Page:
Even after quitting television and selling his belongings to found RAM, he sported an open-neck khaki shirt and bomber jacket, relics from his days as a globe-trotting adventurer. He professed to hating hot water and loathed sitting down. Dubbed a “medical monk,” he reportedly subsisted on a diet of rice, beans, bananas, oatmeal and the occasional can of tuna.

In an interview for “Medicine Man,” a forthcoming documentary, former RAM executive director Karen Wilson said Mr. Brock’s ascetic lifestyle was driven entirely by his work for the organization. “There are no hobbies, there are no vacations, there is nothing in his life except Remote Area Medical.”

Stanley Edmunde Brock was born in Preston, in the northern English county of Lancashire, on April 21, 1936. His father worked for the British government, and the family lived in 26 different places, by his mother’s count, before receiving an assignment in what is now Guyana.

Mr. Brock remained in England, where he said he was bullied at boarding school and dreamed of distant exploits in the jungle. At 16, he boarded a ship to the colonial capital of Georgetown for what was supposed to be a short trip to see his parents. He never returned to school and by 1953 was at the Dadanawa Ranch in the country’s interior, where he developed a talent for horse riding, worked as a vaquero and “learned to live as man was originally intended to live on this planet.”

He kept wild animals at home, wrestling with a friendly puma cub named Leemo that was eventually killed by another pet, an ocelot he named Beano, and because of his skills with a lasso attracted the attention of “Wild Kingdom” creator Don Meier.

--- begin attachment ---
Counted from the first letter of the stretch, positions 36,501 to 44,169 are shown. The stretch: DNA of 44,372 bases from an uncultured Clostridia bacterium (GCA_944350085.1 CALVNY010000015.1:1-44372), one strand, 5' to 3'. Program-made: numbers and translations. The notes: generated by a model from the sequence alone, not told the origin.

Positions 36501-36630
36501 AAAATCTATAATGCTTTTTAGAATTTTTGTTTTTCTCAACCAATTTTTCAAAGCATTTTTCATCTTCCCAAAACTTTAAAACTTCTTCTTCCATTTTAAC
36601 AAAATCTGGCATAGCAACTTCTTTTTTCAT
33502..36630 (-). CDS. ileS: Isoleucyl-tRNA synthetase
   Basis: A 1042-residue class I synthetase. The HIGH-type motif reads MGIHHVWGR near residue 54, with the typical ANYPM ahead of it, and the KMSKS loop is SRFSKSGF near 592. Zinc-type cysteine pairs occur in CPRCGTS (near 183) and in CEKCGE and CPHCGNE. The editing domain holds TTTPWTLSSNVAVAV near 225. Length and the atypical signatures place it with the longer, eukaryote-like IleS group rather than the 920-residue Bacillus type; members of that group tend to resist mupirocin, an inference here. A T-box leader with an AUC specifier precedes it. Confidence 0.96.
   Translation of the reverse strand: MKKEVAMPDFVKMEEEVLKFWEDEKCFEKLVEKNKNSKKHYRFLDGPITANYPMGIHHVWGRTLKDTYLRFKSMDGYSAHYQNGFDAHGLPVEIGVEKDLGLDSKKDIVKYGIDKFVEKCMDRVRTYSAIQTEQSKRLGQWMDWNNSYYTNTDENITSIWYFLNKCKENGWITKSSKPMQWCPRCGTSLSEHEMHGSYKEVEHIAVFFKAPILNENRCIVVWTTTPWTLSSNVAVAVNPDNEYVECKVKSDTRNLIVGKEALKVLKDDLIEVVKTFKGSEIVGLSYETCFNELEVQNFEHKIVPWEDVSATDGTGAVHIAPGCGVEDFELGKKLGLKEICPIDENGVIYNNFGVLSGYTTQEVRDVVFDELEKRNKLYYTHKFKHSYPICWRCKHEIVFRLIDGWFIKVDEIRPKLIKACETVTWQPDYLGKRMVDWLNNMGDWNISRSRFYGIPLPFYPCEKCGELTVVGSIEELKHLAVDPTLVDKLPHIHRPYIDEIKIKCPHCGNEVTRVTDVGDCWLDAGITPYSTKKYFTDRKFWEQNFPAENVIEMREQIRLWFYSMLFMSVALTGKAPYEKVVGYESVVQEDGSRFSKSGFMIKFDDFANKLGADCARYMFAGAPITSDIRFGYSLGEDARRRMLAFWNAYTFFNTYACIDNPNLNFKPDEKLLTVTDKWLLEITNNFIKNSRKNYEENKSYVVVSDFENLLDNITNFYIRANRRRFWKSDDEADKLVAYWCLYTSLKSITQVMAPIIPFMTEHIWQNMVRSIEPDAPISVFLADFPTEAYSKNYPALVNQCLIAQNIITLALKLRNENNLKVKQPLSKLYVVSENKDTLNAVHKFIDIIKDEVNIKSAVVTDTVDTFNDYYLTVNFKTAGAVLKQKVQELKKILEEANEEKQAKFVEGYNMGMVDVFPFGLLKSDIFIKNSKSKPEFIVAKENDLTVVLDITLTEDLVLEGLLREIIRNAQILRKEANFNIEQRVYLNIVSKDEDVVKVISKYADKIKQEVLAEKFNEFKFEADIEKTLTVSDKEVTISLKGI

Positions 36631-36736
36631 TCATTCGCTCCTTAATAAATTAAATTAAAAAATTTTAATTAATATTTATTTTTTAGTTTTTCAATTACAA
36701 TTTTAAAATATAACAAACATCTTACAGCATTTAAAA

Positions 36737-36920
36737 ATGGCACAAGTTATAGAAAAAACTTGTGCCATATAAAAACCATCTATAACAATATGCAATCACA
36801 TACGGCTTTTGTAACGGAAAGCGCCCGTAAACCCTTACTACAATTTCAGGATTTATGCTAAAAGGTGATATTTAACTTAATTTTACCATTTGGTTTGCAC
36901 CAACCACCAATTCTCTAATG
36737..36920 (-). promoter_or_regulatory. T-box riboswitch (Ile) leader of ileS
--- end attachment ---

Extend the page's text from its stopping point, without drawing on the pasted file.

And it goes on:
Mr. Brock joined the show as co-host in 1967 and, moving to the United States, stayed with the program for five years.

He briefly starred in his own nature-adventure series, “Stan Brock’s Expedition Danger,” and was featured in a pair of ad­ven­ture films by “Flipper” producer Ivan Tors — including “Galyon” (1980), in which he played a “one-man war machine” who rescues a family from South American terrorists.

Mr. Brock was working as a designer and consultant for zoos when he landed in Knoxville, Tenn., where he and RAM were long based before moving to Rockford. The organization’s first clinic opened in Mexico, and it began shifting its efforts to the United States in 1992, when a clinic opened in Sneedville, Tenn.

Mr. Brock sometimes flew a World War II-era cargo plane to the clinics, ferrying supplies that included donated dental chairs, eye charts and paper gowns. He was also credited with pushing for a Tennessee state law that enables out-of-state practitioners to volunteer with clinics in Tennessee. Similar laws now exist in about a dozen states, said RAM spokesman Robert Lambert.

Mr. Brock had recently suffered a stroke, Lambert said, and is survived by a brother.

He was previously married, he told Britain’s Independent newspaper in 2014, but found himself too busy with his organization to start a family.

“Would I like to have children . . .? Yes. But I’ve got thousands of them now. We did house calls on two of them just last week. A disabled 15-month-old living out in a shack in the woods in Tennessee, gonna require lifelong care, with a single mother who was brutally beaten by her husband.”

“For the I-don’t-know-how-many years left I have on this earth, this isn’t the time to be sitting on the porch looking up at the Smoky Mountains,” he added. “I might as well do something.”